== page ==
It won't be all serious political issues though. As before, there will also be personal love stories among the characters interwoven into this story. There was a noteworthy part where four pairs of lovers get to converse with each other in a witty interconnected manner, culminating in one big song number "Sa Gitna ng Dilim," in true Tanada style. Despite the very serious main topic, we also get moments of shallow jokes and romantic thrill moments to enliven and lighten the proceedings once in a while.

Fans of previous Stagers play will immediately recognize the energetic and youth-oriented style of song, dance and acting. Every song is given a big production number with cast members located all over the stage, singing their lines and dancing in unison, with a band playing the music live. The choreography had a rocking disco vibe but we still see those unmistakable signature Stagers moves. Seeing those psychedelic Niknik shirts and bell bottoms onstage really evoked '70s nostalgia.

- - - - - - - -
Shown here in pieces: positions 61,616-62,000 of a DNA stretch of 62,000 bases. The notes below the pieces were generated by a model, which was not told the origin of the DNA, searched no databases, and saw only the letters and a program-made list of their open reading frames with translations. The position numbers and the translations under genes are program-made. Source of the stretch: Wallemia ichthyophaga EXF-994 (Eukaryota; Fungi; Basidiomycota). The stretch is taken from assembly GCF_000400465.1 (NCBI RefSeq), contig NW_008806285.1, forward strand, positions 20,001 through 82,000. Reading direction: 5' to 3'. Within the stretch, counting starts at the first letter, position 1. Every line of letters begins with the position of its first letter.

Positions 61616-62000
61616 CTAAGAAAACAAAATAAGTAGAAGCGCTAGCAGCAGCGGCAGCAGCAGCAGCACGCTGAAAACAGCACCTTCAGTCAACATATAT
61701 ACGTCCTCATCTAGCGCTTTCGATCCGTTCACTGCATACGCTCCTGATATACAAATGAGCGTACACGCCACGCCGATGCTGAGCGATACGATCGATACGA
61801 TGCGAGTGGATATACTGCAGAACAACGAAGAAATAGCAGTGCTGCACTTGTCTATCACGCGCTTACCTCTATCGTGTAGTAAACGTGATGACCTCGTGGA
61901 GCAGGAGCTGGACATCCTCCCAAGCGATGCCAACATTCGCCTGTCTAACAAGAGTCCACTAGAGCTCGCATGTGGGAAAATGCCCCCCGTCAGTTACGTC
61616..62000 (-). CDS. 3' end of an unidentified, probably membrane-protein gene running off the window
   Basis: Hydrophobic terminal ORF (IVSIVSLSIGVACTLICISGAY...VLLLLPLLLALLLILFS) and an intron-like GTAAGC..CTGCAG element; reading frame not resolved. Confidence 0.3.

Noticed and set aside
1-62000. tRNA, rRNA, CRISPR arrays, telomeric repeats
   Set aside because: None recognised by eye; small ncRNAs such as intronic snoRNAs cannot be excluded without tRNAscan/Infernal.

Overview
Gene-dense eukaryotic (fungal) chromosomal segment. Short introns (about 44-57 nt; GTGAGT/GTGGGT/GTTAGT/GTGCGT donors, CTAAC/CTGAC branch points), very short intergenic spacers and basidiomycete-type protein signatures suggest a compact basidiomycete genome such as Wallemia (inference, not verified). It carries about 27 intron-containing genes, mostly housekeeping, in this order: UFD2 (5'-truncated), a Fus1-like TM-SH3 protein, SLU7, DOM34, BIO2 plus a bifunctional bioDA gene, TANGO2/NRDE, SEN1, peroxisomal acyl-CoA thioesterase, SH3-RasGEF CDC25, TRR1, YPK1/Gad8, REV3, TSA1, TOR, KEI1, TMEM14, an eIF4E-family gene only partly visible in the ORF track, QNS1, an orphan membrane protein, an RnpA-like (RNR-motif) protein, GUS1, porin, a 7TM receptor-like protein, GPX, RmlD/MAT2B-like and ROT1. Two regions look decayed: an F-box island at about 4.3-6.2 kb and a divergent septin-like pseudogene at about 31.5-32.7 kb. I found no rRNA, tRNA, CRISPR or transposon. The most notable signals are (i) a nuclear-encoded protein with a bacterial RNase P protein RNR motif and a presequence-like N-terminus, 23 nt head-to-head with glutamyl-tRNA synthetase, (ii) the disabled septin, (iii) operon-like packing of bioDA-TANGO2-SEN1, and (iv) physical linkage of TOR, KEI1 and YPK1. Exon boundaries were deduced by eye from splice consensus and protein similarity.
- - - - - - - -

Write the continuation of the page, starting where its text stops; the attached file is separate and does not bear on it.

Tanada's tried-and-true formula really gets the youth interested in and react positively to his shows. He uses no highfalutin jargon to confuse issues. There is only common street language everyone will understand, so the message will get through clearly. There are certain moments during the play which some older viewers may call corny or cheesy or over-the-top, but it has to be emphasized that the youth is the target audience and these stage techniques may be the better way to get through to them.

The First Quarter Storm scene from 'Katips.' Photo by author

As an actor, Tanada can really possess the stage when he is on because of his commanding vocal power and range. The vocal demands for Panyong were really so punishing as he had to sing rock anthems like "Manhid" which can really push the voice to the breaking limit. It was incredible when he revealed that they had been playing this show up to four times a day for the past two weeks in soft-opening shows. We can hear his vocal fatigue during his talk during the curtain call. This guy really gives his all in his every show. (Alternating in the role of Panyong is Jomar Bautista, his nephew.)